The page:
Buying a House in a Flood Zone

29 Jul

If you are shopping for a new home, you should always check flood zone maps and ratings before putting in an offer to have a full understanding of the risks that your new home may face. A home located in a flood zone can be more expensive to insure as well as more likely to be damaged when a major storm hits. 

Keep reading to learn everything you need to know about flood zones.

What Is a Flood Zone Exactly?

While most areas and houses can experience flooding during a bad storm, some homes are at a much higher risk then others, and that can lead to higher insurance premiums. Flood zones typically fall into a low, moderate, or high risk. 

You can check the Federal Emergency Management Agency (FEMA) website to see where any houses you are considering fall as far as flood risk. The FEMA website has flood maps for most neighborhoods in the country. The maps show the flood risk for the properties based on flood patterns and previous flooding events. 

Using the maps homebuyers can see how likely it is that the property they are looking at is prone to flooding. If the home is located in an area that has a 1% or higher chance of flooding it is considered a high risk area. The 1% chance of flooding is considered the base flood rating or the 100-year flood rating which means that over the course of 30 years (typical mortgage term) these homes have a 1 in 4 chance of flooding.

FEMA has broken flood zones into two main categories:

Special Flood Hazard Areas (SFHAs): These flood zones are labeled with a A or a V and they have at least a 1 in 4 chance of flooding over the course of a 30 year mortgage. Homes in a SFHA must carry flood insurance and the National Flood Insurance Program’s (NFIP’s) floodplain management regulations must be enforced in these areas. If you are considering a home in a SFHA you should price flood insurance before making a final decision as you will be required to carry a flood insurance policy. 

Non-Special Flood Hazard Area (NSFHA): These areas are designated with a B, C, X Pre- and Post-FIRM marking. Homes in a NSFHA zone are considered to be a low to moderate risk for flooding. They are not in immediate danger of flooding and homeowners are not required to carry flood insurance. However, flooding can and does occur in these areas so you may want to consider a flood insurance policy. According to FEMA data, roughly 25 percent of all flood claims happen in a NSFHA.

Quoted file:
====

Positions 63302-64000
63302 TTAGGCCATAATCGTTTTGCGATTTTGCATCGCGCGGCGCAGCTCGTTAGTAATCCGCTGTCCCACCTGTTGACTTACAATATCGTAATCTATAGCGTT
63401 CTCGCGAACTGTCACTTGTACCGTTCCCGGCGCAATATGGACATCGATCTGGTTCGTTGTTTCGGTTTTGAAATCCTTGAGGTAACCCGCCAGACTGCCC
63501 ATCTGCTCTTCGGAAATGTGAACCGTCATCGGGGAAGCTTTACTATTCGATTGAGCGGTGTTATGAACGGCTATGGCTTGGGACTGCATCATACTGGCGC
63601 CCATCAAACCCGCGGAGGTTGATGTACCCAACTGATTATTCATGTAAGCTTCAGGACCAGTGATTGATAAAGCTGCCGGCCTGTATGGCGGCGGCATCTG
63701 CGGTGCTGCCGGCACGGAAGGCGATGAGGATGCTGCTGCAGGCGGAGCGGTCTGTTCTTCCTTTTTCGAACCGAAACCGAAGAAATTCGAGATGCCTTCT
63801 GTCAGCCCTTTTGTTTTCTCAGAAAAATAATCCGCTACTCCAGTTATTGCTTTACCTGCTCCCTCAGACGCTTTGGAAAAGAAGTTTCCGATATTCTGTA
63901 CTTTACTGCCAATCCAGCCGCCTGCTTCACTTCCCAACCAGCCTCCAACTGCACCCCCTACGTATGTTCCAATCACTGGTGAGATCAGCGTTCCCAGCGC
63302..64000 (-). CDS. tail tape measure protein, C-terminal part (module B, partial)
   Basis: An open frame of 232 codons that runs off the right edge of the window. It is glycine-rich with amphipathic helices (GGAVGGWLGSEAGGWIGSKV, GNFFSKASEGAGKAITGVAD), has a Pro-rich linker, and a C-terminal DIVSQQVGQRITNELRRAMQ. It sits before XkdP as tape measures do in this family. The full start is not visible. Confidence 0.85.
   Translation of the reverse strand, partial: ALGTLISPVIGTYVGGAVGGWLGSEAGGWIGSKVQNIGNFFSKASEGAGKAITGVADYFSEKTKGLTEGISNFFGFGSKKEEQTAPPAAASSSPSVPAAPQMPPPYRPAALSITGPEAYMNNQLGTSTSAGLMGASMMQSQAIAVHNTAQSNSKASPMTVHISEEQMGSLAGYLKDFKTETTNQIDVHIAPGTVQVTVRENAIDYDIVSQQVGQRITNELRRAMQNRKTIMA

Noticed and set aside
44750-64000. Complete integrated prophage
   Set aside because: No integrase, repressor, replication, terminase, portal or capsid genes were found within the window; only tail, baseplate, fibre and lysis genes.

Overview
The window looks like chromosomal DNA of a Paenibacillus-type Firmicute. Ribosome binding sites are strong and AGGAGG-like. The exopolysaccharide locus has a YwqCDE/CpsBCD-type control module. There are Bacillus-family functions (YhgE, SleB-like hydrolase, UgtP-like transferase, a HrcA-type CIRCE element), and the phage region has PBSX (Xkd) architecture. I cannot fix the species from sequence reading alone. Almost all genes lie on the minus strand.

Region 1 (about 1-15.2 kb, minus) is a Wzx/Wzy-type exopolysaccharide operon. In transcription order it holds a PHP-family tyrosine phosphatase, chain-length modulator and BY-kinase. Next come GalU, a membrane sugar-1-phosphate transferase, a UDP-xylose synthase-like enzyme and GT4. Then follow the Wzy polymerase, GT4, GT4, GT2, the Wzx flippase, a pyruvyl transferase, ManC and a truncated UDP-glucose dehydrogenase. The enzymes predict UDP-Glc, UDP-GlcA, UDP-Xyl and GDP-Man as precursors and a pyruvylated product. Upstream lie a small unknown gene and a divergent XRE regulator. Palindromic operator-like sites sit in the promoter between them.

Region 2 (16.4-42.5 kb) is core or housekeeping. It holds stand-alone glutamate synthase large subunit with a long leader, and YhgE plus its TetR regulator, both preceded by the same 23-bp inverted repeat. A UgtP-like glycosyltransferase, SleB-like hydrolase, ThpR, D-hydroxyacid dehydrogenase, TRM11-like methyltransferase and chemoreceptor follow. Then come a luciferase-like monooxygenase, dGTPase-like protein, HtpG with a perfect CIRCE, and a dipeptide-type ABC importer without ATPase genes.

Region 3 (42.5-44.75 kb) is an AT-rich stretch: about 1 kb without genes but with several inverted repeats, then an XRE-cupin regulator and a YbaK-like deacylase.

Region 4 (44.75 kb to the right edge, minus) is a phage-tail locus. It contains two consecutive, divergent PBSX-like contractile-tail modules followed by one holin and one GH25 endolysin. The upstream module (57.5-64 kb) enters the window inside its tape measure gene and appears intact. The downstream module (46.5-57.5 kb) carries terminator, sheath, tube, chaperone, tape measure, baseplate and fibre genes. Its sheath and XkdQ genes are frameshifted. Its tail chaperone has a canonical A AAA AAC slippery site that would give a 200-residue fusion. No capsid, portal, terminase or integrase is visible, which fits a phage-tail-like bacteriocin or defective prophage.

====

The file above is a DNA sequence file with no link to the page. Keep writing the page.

Your Lender May Require Flood Insurance

If you are getting a government backed mortgage such as an FHA, Veterans Affairs or USDA mortgage and the house is located in a high-risk flood zone, you will be required to carry flood insurance. Even if you are using a private lender or a mortgage not backed by the federal government, there is a high likelihood that your lender will require flood insurance if the home is located in a high-risk flood zone.

It should be noted that some lenders may require flood insurance even if the home is in a moderate flood zone area. The only way to avoid lender requirements is to purchase a home outright, without a mortgage.  

Types of Flood Insurance

Flood damage is not covered by a standard homeowners policy so you must carry flood insurance to be protected against it. You can purchase flood insurance from the National Flood Insurance Program (NFIP) or you can often find flood insurance in the private insurance market. Here is a quick overview of both options:

National Flood Insurance Program (NFIP)

If your local community participates in the NFIP program, you can usually purchase flood insurance through the NFIP. These flood policies are backed by the federal government.  According to the NFIP, their program is available in 23,000 communities. However, NFIP policies do have limitations and coverage caps. Here are the major limitations to the policies:

  • Coverage cap: These policies are capped at $250,000 for dwelling coverage and $100,000 for personal property which means that if your home will cost more than $250,000 to rebuild or you have more than $100,000 in personal possessions to protect you may need to supplement your coverage in the private market. 
  • No additional living expenses: Many private market policies will offer additional living expenses coverage which will help pay your day-to-day bills if you cannot live in your home due to flood damage. It will help cover costs such as hotel and restaurant bills and other living expenses while you are out of your home. A NFIP policy does not offer this coverage. 

Private Flood Insurance

While private flood insurance is typically more robust than a NFIP policy, it is not available in every community and is typically more expensive. Here are a few advantages of a private flood insurance policy:

  • No coverage caps: Private flood insurance doesn’t typically come with coverage caps so you can protect 100 percent of your home’s value as well as your personal belongings. 
  • Additional living expenses coverage: Most private flood insurance policies offer additional living expenses coverage as part of the policy which can be a major advantage if your home is unlivable while it is being repaired or rebuilt. 

Call now to review your free flood insurance quotes at 888-620-1954!

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